On the other hand, Biden relies on certain makeshift workarounds – such as health insurance reimbursement for at-home rapid COVID-19 test kits, and the lack of public health protection standards beyond executive-issued vaccine mandates that have thus far been blocked by multiple Republican-friendly federal courts – that expose how America continues to wander through the wilderness when it comes to our lack of a more thorough COVID-19 public health protection plan. With the lack of a clear end goal, the lack of mitigation measures beyond a hodge-podge of federal and state/local masking rules, and the increasing reliance on state/local governments and private companies to enforce vaccine mandates, the national COVID-19 action plan continues to fall back on wings and prayers when we’re in dire need of stronger action.
As we say around these parts, we’re hitting a point of convergence – specifically, convergence of the COVID-19 health crisis and the crisis of America’s ailing democracy. With a critical mass of elected officials who are too afraid to be more proactive on public health due to terrorist threats, a growing chorus of political partisan judges whose judgments are increasingly detached from the law, and the proliferation of politicians who peddle lethal lies against our public health, we’re facing additional consequences from our elected leaders’ failure to adequately defend our democracy. When even the most base-level community defense becomes “too controversial”, we should know we’re in very deep trouble.
Omicron (and Breakthrough Infection) Update: We told you so.
Evidence continues to mount that strongly suggests the Omicron variant was already circulating here in the U.S. well before the arguments over African travel bans began to flare up. Over the weekend, the Los Angeles Times reported that California public health officials found evidence of the Omicron variant in a Merced County wastewater sample that was collected on November 25. Around the same time, the CDC announced that a confirmed Omicron patient began to develop symptoms on November 15 after traveling abroad. In other words, Omicron had probably already begun to spread here in America at least two weeks before news broke of Omicron spreading in South Africa.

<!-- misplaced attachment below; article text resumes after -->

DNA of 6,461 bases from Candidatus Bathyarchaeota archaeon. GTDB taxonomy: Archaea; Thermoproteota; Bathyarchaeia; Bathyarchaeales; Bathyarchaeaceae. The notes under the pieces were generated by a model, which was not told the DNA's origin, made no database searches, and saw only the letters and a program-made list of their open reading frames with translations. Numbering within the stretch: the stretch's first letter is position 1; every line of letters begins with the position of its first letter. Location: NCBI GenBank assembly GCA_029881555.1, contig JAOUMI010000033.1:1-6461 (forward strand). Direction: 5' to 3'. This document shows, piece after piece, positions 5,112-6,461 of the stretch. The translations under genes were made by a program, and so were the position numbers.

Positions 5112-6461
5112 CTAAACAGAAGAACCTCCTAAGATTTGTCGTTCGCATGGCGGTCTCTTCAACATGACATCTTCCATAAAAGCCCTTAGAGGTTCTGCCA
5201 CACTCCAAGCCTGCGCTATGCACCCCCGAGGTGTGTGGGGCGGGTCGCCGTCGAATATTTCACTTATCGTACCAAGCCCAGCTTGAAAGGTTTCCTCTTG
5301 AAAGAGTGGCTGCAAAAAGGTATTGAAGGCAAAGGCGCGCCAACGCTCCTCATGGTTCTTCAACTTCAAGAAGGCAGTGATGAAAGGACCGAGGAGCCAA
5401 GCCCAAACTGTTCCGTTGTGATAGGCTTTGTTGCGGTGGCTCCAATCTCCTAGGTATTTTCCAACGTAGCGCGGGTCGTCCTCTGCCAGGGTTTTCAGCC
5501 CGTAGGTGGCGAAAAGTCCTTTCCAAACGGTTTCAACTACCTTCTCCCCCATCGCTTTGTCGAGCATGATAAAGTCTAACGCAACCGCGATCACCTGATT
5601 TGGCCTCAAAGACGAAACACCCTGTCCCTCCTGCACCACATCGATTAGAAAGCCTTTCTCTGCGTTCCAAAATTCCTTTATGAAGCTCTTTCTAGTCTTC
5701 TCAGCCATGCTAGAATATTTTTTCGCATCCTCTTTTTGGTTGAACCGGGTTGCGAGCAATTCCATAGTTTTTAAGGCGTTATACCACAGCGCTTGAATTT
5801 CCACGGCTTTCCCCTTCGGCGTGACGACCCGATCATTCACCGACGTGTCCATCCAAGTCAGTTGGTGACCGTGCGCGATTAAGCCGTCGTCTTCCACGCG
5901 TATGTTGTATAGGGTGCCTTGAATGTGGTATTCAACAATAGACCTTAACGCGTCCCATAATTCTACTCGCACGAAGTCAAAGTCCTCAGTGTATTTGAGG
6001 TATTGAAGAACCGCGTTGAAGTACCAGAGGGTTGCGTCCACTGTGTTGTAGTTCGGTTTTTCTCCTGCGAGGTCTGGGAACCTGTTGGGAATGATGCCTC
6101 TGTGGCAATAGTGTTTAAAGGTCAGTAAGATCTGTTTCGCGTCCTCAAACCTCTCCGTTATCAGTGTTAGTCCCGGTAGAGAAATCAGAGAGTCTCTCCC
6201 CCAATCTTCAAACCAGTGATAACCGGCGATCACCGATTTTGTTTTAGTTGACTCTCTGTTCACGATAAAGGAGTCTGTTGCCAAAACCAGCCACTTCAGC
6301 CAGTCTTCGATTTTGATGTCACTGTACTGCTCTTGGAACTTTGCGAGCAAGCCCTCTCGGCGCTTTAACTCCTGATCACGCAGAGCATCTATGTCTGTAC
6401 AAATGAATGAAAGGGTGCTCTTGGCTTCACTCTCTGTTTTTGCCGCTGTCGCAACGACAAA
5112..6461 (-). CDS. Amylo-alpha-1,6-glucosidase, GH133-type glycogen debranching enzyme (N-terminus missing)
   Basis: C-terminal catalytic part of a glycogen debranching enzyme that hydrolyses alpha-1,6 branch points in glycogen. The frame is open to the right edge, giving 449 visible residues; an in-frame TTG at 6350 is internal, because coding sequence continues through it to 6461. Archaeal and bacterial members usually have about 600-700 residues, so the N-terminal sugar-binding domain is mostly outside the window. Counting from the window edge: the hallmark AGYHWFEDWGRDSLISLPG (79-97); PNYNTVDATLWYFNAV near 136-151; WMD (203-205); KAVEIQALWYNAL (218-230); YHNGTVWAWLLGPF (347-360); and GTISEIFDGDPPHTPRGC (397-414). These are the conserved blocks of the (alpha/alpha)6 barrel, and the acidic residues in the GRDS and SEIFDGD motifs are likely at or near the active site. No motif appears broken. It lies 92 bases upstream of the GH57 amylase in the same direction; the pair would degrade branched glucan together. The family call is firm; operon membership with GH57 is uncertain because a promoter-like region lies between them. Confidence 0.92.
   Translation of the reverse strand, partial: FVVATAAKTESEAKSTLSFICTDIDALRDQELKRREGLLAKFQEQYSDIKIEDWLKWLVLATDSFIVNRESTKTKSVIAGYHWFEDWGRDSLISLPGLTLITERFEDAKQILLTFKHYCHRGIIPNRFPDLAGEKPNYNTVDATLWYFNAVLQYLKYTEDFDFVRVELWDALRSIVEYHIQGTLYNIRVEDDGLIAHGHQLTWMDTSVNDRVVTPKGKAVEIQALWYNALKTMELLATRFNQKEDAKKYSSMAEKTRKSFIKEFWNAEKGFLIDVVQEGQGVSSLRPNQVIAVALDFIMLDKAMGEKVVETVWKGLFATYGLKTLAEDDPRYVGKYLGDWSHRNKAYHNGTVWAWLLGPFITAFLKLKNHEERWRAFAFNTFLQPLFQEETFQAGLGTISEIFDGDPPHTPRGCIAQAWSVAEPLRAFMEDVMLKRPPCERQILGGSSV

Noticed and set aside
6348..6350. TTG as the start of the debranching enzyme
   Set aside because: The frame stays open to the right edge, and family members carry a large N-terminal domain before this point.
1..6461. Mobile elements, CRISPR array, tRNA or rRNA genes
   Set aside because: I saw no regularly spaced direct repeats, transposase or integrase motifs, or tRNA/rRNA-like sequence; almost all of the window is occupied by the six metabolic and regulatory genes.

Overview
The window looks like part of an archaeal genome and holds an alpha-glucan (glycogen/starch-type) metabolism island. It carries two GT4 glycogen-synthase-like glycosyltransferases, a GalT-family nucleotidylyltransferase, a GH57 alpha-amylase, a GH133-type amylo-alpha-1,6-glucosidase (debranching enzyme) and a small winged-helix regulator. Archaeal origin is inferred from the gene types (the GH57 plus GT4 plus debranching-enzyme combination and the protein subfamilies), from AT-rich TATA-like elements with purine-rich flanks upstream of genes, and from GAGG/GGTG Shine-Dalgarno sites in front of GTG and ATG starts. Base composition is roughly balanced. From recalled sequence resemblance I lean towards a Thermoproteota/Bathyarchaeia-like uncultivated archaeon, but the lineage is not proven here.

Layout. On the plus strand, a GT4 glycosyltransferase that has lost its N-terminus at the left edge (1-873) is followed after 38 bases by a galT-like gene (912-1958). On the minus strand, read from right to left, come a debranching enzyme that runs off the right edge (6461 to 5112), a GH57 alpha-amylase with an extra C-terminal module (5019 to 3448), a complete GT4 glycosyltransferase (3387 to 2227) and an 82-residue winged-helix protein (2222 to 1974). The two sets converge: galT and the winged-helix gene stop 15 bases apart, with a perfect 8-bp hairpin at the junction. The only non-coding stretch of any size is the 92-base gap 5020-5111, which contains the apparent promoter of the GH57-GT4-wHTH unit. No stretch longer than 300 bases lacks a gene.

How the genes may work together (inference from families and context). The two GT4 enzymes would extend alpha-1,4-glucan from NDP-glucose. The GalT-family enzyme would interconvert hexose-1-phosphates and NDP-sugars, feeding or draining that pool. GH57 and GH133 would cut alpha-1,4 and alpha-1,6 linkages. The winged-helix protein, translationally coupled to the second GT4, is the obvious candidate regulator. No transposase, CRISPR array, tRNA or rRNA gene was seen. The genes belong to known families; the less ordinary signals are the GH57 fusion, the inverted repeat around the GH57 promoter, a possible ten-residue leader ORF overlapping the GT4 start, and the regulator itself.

Digging deeper, the CDC’s data show that 58% of U.S. Omicron patients are ages 18-39, that 79% of Omicron patients got at least two COVID-19 vaccine doses, only one Omicron breakthrough infection led to hospitalization, and thus far zero Omicron breakthrough infections have led to death. This right here goes a long way to explain why a disproportionately large share of confirmed Omicron patients have been mild infections.
Even with the seemingly awful news on the Africa Health Research Institute’s report that the original two dose regimen of the Pfizer-BioNTech COVID-19 vaccine may only be 22.5% effective against symptomatic Omicron infections, the original two dose regimen remains highly effective against life-threatening disease, and the third dose booster shot significantly improves patients’ ability to fend off Omicron. While bad faith hot take artists are rushing to cherry-pick certain data points and twist them into their anti-vaccine talking points, the fact of the matter remains that these COVID-19 vaccines work incredibly well to save lives.
Finally, some odds and ends… And some more CDC data
Nevada’s larger mask rule for publicly accessible indoor spaces continues to be updated weekly based on two weeks’ worth of CDC COVID-19 transmission data. 13 of Nevada’s 17 counties show high transmission, and Eureka County has a substantial level of transmission, so the vast majority of the state will remain under the mask mandate. Esmeralda County continues to post a low transmission level, Storey County also reports low transmission, and White Pine County reports moderate transmission. If Storey and White Pine remain below the substantial level this week and next, they will exit the mask mandate on Christmas Eve.
After a volatile summer, Nevada’s vaccination rate has mostly bounced higher this fall. According to CDC data, our seven-day moving average of daily vaccine doses administered remains high at 11,454, and this comes shortly after we hit a new (seven-day average) high of 12,880 on December 9. This marks a 124.10% increase from our July 10 record low at 5,111, and this marks a 5.21% decrease from our previous December 3 high of 12,084 (and a 11.07% drop from our new autumn high of 12,880). It’s possible that we first got a rebound at least partially due to already vaccinated patients seeking booster shots, and it’s increasingly looking like the combination of boosters and eligibility expansion to younger children are helping to sustain this higher level of vaccine doses administered.
If you have further questions about COVID-19 and your health, check Immunize Nevada for more information on vaccine availability in your area, check Nevada Health Response for testing in your area, and check Nevada 211 for more health care resources. If you’re in need of additional aid, check the Nevada Current’s and Battle Born Progress’ resource guides. If you can afford proper treatment and you are fortunate enough to help others in need, please donate to larger operations like Direct Relief and Mutual Aid Disaster Relief, and to local groups like Three Square. And for goodness sake, please maintain best practices to help stop the spread.
The cover photo was taken by me.